I am writing about this very personal issue – now in detail – because I hope that by doing so I could be of encouragement to others. That my suffering – and now I am actually in a better place health-wise than in years – would serve a purpose. I never wanted an eating disorder. It is no one’s fault. It just happened. Presently, I am tackling the final obstacles to break out. I would like to be a fighter partner to whom ever needs one. We’ll exchange messages and support! Just write me.

Here is my story… handle with care. What is your point in life needing some freedom ballet?

Art by Susa

17 thoughts on “Freedom Ballet”

  1. Beautiful post. ๐Ÿ™‚ You are so full of inspiration and I always find myself smiling after I read your posts!

    Your art is beautiful as well, just wanted to point it out.

    You’re right; it is amazing how much our eating disorders consume our thinking, and every minute of our lives. I will never want to return to that state of mind where I’m constantly obsessing about food rather than being in the moment and enjoy life as it is. I admit, I still do have some bad days here and there…even so, the disordered voice is still quiet. So I think that’s a huge progression right there from the days of being in a disordered world of eating and thinking to the days of being able to think about other things and enjoy my relationships with people.

    Thank you for sharing your story and being so open! ๐Ÿ™‚ XXX,

  2. Thank you for sharing your story, you have a lot of courage and are an inspiration, too!

    I think excessie self control, in general, is very difficult to overcome. And it is so important to try to let ourselves of the hook, to enjoy life.
    I have never had an eating disorder per se, but I used to eat way too much (to the point of nausea) and then try to eat too healthy many weeks…lots of self-restriction which only led to more binge eating. Our body wants to preserve itself, and it is almost impossible to fight biology with self control and limiting thoughts!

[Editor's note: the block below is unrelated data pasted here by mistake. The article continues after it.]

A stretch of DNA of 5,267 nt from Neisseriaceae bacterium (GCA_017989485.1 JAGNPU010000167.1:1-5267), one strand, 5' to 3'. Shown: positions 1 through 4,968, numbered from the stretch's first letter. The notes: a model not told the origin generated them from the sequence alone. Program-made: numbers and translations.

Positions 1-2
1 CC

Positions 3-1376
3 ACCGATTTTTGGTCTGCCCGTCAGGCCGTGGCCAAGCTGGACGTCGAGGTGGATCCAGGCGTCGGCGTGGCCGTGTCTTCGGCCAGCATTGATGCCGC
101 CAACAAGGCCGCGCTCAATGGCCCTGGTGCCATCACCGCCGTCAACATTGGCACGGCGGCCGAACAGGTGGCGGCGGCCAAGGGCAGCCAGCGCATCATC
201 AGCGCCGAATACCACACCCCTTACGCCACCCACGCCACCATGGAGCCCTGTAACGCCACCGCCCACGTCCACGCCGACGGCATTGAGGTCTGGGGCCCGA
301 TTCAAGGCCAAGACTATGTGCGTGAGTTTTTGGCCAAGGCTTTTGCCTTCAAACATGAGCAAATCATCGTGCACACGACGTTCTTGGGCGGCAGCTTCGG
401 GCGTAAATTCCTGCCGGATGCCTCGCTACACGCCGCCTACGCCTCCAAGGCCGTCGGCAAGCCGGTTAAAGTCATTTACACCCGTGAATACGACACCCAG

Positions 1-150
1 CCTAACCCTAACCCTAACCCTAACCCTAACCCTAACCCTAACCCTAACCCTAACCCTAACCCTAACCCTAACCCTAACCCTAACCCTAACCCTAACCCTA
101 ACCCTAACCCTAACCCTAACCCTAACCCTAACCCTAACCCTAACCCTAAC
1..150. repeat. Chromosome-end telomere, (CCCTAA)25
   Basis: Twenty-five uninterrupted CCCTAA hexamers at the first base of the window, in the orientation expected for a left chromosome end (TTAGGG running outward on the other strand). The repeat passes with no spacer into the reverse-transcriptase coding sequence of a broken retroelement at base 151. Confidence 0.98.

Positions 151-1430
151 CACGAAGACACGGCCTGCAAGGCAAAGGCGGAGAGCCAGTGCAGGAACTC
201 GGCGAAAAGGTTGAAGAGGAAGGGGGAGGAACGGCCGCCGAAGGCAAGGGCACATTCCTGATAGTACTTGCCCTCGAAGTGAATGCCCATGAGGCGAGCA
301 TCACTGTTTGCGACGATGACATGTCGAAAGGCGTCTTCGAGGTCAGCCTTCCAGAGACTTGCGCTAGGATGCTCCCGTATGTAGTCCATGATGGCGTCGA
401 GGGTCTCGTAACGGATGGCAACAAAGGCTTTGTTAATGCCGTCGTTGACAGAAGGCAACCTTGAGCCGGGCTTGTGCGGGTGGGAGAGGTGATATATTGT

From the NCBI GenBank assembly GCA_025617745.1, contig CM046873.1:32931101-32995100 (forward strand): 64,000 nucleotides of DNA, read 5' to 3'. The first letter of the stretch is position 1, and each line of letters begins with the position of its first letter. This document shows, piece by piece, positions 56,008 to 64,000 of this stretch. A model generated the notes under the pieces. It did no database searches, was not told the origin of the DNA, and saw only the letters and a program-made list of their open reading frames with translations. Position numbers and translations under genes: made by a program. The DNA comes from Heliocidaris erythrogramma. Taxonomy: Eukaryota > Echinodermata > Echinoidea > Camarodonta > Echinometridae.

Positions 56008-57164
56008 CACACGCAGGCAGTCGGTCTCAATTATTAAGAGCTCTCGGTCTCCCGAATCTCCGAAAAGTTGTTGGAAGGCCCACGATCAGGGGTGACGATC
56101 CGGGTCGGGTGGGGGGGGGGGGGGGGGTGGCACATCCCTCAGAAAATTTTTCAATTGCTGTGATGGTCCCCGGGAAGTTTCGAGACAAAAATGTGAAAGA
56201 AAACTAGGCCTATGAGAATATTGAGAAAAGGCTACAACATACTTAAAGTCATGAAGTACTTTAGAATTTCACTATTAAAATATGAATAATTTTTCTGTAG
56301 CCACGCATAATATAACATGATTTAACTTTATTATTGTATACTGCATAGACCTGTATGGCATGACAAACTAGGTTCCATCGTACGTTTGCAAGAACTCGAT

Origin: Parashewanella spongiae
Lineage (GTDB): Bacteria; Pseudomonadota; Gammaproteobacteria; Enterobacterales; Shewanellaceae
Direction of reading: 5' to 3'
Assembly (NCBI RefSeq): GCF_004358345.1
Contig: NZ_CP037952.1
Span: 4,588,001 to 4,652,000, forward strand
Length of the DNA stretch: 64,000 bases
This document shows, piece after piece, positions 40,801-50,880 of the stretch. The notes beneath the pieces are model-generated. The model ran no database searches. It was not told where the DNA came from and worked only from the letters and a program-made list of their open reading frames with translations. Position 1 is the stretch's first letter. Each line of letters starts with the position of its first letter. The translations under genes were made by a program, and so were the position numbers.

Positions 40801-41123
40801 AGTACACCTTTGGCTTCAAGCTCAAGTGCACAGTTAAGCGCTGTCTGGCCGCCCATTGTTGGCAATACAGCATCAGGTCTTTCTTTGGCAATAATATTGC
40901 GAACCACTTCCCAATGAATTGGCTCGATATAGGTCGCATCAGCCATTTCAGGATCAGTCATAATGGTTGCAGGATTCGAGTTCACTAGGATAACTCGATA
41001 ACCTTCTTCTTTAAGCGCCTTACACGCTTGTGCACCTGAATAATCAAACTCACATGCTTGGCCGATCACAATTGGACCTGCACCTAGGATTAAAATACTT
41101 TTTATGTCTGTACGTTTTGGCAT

But now I think I have learned to relax more. I think I have understood, perhaps on a more deep level, that no one knows how long our life will last. Why wouldn’t I treat my body well every day the way I want and what feels good instead of going to extremes:).

    Have a wonderful weekend. And bon courage with your new lifestyle:).

  3. I am so very grateful that you shared this. I hope it really helped you to finally write about it on an open forum from a place of true strength and victory.

    You are inspiring me, giving me hope. I relate all too much to your poignant words and the “perks” of recovery you mention I am also familiar with.

    Thanks for reminding me to remember them when I am feeling …well..less than. <—i.e, today.

    <# xoxox

  4. First, I want to give you a great big HUG….

    ((((((( Susu )))))))

    Second, I simply want to say, thank you.

    Thank you for having the courage to share your life with us in such a deep and personal way, for I KNOW it will help and support others. And not only those who struggle with anorexia, but also those us who understand very little about it.

    I truly admire you, beautiful lady.

    And am PROUD to call you my friend.

    Much X

    Caio, bella!

    P.S. stunning photos!

  5. Susa,